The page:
(1). Leadership holds a flexible, humble view on the gifts.

(2). When there is a substantial proportion numerically of leaaders who hold to the more flexible views on the gifts.

(3). The convention's or church's doctrinal position does not rule out either view.

(4). There is an effort to intentionally keep a 'purposeful silence' on the gifts (i.e. 'leaving room to agree to disagree agreeably' in peaceful co-existence').

(5). The convention's or church's members pursue biblical 'co-existence' (i.e. 'humility, gentleness, patience, acceptance, love and peacefulness toward one another despite differences').

(6). If Southern Baptists as a whole choose to lovingly apply the biblical priority of 'the unity of the Spirit with the peace that binds us.'

Wade Burleson's Conclusion About Dr. Luter's Presentation

I would consider myself a 'cautious continuationist' as defined by Dr. Luter. I have no desire for any polarizing view on the gifts to dominate the SBC. It is my sincere belief that those who champion full cessationism must be very, very careful seeking to impose this polarized view on Southern Baptists. I would be thrilled to follow the leadership of those who hold to cessationism --- 'as long as they did not demand conformity to this interpretation.'

Once demands for conformity begin, the SBC becomes polarized.

In missions cooperation we should strive to live peacably, cooperate fully, and love unconditionally those who disagree with us on tertiary doctrinal issues.

I don't think this is hard for most to understand. We'll see.

In His Grace,

Wade Burleson


Anonymous said...

Amen to your conclusion, bro. Wade. Thanks for putting in words and giving expression to what many of us feel and believe but have to remain "anonymous" about.
IMB missionary

Writer said...


This is one of the best papers on the topic I have ever read. Thanks to Dr. Luter for his scholarship on this issue.

I have finally learned my "label" on this issue. I am a "Semi-Cessationist." Gee, that's good to know. :)



Anonymous said...

Thanks for publishing this, Wade. I think it was worthy of such a wide readership.

On a personal note, Dr. Luter is a dear friend and mentor to myself and my husband. I am grateful daily for his investment in our lives. His irenic spirit and sound scholarship are an example to all.

Thanks again,


Anonymous said...

I really hate labels, but this is a good paper. I think the thing to learn from such is that it is an area about which there is much disagreement but through which we can all serve the Risen Lord, Jesus. Because there is such disagreement, we should not let it divide us; rather, it should simply be something we all seek greater revelation of our Father about (personally) as His children.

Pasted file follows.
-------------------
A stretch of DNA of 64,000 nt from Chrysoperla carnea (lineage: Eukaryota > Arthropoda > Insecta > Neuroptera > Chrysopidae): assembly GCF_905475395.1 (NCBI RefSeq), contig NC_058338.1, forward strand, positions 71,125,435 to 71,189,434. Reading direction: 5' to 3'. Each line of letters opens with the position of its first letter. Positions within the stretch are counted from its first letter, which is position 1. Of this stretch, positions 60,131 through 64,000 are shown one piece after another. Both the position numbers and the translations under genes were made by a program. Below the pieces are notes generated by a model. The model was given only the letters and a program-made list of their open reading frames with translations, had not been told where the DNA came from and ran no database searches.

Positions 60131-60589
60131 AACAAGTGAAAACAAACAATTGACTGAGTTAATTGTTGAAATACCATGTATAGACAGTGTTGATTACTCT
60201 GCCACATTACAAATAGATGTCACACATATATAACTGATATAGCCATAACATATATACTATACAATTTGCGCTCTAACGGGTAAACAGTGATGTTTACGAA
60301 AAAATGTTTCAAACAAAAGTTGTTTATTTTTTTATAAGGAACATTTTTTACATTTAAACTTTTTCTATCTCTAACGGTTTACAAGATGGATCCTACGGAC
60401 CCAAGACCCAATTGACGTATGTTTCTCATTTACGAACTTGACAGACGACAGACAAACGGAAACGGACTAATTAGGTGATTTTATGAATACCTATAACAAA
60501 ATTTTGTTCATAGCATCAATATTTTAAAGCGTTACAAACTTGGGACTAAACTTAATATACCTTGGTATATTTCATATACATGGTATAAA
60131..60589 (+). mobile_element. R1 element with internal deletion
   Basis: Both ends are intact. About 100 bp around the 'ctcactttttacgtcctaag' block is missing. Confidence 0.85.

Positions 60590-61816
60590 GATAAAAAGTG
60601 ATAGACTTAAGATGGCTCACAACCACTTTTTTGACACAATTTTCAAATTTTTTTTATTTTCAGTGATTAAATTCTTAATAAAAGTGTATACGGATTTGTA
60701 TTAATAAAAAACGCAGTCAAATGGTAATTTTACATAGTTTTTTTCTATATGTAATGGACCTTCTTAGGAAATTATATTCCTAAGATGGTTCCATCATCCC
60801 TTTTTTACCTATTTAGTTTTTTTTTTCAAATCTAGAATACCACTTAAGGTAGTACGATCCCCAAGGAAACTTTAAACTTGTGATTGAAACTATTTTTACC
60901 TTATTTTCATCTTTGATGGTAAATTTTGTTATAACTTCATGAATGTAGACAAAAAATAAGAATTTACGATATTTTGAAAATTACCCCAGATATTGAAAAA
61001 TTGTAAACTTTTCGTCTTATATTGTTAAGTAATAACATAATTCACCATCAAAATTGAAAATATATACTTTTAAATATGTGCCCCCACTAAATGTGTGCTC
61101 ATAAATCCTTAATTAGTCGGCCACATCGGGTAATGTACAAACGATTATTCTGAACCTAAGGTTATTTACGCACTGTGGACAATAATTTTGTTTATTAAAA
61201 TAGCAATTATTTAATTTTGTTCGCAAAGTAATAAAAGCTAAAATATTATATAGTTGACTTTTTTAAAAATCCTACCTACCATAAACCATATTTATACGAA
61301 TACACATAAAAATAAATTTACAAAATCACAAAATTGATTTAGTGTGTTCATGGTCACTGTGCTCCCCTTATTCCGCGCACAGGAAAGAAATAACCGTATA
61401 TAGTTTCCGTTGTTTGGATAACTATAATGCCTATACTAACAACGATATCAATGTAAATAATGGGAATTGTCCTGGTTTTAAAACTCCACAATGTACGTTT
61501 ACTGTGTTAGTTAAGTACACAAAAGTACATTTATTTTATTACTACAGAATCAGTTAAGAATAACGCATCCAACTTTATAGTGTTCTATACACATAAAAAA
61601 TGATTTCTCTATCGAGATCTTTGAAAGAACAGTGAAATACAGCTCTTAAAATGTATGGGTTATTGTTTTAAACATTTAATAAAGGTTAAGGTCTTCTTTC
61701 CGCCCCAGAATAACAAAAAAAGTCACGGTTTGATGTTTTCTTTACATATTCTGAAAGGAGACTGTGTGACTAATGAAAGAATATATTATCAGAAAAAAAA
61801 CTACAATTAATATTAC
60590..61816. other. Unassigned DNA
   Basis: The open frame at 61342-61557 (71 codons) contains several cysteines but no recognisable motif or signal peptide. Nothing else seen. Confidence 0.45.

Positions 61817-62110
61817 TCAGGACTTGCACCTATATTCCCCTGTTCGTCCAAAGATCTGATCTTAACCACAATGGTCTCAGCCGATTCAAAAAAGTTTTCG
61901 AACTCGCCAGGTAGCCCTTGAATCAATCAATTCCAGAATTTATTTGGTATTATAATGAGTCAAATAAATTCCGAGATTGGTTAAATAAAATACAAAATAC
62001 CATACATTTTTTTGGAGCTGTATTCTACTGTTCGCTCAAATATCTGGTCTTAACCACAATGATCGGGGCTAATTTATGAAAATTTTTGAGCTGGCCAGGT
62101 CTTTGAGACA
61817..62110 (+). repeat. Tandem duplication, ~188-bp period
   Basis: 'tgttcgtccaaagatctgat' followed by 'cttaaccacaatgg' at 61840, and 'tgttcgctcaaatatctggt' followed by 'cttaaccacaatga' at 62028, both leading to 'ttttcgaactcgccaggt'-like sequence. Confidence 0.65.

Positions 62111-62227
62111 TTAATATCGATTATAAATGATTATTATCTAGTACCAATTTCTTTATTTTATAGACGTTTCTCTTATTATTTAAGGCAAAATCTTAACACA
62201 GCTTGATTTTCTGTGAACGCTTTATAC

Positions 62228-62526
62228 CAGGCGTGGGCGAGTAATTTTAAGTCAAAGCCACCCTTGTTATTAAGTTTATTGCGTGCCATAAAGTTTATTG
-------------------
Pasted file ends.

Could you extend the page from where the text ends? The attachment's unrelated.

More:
Although I hate labels, I'd say I fit best in cautious continuationist. From my perspective that just means we must always test the spirits and that humans are involved who are errant. And, we must also lay it against the measure of the Word.

Anonymous said...

By the way, although I come from a cessationist background, I'm a cautious continuationist too...with the Apostle Paul. :)

Debbie Kaufman said...

Cautious Continuationist who wishes to co-exist with cessationists. Bryan spoke for me in his answer.

davidinflorida said...

Pastor Wade,

Can they co-exist? Yes.
Will they co-exist? Maybe.

As soon as they understand why the SBC exists...

docjoc said...

Like most of you I started out a cessatinist not because of any deep theologic study but because of the way I was raised in the church.
As I grew older and I hope wiser in the word I found my cessationist position difficult if not nearly impossible to hold and defend.
But I still held this cessationist view because I really didn't like those wild,loud,uneducated crazy people we called the "Holy Rollers".
Then one day my precious four year old son got a fatal disease. No longer was it a distant theologic question. Either God was going to heal him or he was going to die!
I restudied the bible, changed my view and prayed like never before.

Guess what? God showed up and showed his love and mercy and healed my son.

Later I received what Charismatics call the Baptism of the Holy Spirit..and spoke in tongues...I couldn't help it. Every time I opened my mouth tongues came out. I was amazed.